Back to the Future is probably the only multiple-film franchise in the history of cinema without some cocaine-fueled creative decision made along the way to shove it down the stairs into a basement of mediocrity. Remember the time that pack of German Shepherds posing as "script doctors" added a magical underwater kingdom of clumsy, jive-talking Jamaicans to Star Wars and, in retaliation, you burned an effigy of George Lucas made out of Taco Bell collector's cups and real pieces of America's lumpiest filmmaker? Well, Robert Zemeckis' current obsession may be destroying the art of animation with a process that involves gluing multiple ping-pong balls to Tom Hanks, but the director knew what he was doing back in the 80s when he expertly crafted a three-movie adventure featuring a time-travelling everyteen and his conspicuously older companion who buys him beer. Truly, this was a story we could all relate to.
But after closer examination, Zemeckis' monsterhood is more than apparent even back before he hired a volleyball smeared with feces to play a leading role. Each one of the Back to the Future movies spins a tale of a mad libertarian protagonist who uses the power of time travel under false pretenses to help only himself and his closest friends who happen to be photogenic, naïve minors.
Examine the following evidence:
Doc is at his least evil in the first Back to the Future, if only because he doesn't yet realize the godlike powers that come with owning a time machine. But Doc Brown's thirst to fiddle with the space-time continuum like some cosmic set of genitalia still causes him to invite a sleeper cell of Libyan terrorists into Hill Valley, and my lack of knowledge about the country of Libya tells me that they probably firebombed several embassies and a Papa John's on their way to snuff out an old man in a parking lot. As the sequels would soon show, Hill Valley was already an anarcho-capitalist hellhole ruled with violence by roving teenage street gangs, so its non-existent police force definitely couldn't handle the increase in both violence and horrible political cartoons brought on by terrorist actions. Yet, in Back to the Future, the needs of Doc Brown outweigh the needs of the many and the few.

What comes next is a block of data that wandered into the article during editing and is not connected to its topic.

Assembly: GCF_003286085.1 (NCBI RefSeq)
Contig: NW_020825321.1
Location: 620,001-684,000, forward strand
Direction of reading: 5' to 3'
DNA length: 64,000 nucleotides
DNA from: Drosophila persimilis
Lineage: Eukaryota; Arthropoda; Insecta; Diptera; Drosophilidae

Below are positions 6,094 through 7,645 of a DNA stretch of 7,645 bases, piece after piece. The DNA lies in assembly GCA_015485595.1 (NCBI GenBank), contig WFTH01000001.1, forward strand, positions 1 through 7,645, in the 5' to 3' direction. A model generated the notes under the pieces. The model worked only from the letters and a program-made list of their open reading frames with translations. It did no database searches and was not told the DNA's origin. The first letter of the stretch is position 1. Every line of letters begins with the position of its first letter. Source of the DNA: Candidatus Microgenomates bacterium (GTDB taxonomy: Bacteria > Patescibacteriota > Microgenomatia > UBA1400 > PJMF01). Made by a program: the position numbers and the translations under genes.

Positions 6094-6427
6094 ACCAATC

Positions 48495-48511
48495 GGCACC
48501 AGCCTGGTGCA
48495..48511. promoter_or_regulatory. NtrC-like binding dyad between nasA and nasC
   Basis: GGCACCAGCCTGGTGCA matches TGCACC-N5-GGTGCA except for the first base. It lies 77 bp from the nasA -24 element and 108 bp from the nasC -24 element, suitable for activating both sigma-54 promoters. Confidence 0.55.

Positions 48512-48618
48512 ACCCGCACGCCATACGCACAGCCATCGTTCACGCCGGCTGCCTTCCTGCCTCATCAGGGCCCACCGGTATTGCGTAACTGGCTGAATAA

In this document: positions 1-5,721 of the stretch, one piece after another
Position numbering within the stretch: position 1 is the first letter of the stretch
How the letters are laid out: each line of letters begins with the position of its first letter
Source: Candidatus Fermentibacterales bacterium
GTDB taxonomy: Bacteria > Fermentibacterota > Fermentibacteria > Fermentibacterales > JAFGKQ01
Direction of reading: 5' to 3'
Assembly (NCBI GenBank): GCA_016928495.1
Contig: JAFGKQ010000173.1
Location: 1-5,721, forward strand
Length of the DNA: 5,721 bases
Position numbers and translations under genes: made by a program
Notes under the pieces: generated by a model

And if you think Marty McFly was called out in the middle of the night to simply videotape Doc Brown treating the laws of nature like a Fleshlight, you must have also been lured into the garages of strange old men who promised the power of hovering as long as you kept your eyes shut. Brown assured the exchange of a child prostitute for the time machine's plutonium, but those Libyans were wise to the street value of some loser who couldn't even make it into a high school battle of the bands contest. Even the least reputable United States senator would ask for a refund on his child sex tour had Marty McFly been involved. That's the power of love.
Now, inexplicably, season three is looming over us like some sort of dome. Season one's plot asked whether or not the town could get out from under the dome. Apparently the answer was "no". Season two asked "I guess we're really stuck, huh?" and the answer was "yup".
With an average of 40 IPAs added every day, it can be difficult to taste them all
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